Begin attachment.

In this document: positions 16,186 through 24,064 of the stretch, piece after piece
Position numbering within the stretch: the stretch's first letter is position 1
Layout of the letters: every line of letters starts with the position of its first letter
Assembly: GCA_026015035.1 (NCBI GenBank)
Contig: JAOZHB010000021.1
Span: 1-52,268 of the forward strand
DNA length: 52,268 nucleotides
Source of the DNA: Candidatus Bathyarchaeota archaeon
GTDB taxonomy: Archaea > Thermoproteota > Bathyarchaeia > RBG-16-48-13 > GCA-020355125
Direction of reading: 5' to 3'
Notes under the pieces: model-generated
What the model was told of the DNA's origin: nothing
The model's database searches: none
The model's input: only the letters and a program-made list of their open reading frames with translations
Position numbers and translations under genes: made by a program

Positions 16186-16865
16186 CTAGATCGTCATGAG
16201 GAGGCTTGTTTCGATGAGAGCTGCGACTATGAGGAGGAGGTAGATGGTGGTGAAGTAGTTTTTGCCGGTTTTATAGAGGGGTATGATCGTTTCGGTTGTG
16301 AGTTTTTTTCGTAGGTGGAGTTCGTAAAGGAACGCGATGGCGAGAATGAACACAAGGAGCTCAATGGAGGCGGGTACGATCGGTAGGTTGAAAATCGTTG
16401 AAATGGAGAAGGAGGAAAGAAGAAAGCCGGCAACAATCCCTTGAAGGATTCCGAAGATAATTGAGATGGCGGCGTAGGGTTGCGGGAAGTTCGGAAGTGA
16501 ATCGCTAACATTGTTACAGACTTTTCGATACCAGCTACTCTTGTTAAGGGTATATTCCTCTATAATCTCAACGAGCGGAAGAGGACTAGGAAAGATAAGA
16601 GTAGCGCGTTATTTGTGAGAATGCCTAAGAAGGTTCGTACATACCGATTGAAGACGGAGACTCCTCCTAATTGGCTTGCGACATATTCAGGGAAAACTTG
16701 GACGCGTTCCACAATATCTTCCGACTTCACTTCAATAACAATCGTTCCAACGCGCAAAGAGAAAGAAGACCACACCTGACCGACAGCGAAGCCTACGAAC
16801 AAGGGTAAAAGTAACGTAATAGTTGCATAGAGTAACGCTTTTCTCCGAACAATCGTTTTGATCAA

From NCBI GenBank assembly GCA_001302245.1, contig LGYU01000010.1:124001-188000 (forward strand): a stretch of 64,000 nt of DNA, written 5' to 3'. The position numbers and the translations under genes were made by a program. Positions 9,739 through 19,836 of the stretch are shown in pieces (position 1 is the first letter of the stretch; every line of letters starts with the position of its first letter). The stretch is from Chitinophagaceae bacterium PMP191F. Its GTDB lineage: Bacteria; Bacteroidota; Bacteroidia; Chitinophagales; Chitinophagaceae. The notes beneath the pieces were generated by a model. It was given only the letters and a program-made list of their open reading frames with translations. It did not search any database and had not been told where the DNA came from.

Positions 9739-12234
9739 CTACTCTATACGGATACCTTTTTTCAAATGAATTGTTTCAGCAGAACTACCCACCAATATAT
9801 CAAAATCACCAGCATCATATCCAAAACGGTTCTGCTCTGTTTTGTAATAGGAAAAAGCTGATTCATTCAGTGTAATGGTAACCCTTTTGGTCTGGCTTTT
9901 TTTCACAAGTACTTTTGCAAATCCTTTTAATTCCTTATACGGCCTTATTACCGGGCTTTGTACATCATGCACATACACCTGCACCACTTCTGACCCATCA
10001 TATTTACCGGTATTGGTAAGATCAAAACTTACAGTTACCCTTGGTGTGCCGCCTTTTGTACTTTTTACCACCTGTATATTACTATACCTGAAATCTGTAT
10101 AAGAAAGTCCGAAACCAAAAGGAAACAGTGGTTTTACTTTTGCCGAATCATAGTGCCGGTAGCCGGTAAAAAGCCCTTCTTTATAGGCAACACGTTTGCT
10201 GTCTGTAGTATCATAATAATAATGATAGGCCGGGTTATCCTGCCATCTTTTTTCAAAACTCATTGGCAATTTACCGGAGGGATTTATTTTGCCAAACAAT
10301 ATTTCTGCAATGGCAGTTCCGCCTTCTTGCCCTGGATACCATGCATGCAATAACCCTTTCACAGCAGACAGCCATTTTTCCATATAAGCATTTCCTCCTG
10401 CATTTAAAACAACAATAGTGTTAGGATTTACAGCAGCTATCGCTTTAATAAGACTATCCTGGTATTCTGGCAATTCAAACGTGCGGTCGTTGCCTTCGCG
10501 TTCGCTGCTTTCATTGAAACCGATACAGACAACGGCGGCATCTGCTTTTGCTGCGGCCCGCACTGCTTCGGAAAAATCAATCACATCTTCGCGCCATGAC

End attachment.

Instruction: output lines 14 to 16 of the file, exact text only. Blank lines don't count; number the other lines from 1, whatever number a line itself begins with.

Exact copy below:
The model's input: only the letters and a program-made list of their open reading frames with translations
Position numbers and translations under genes: made by a program

Positions 16186-16865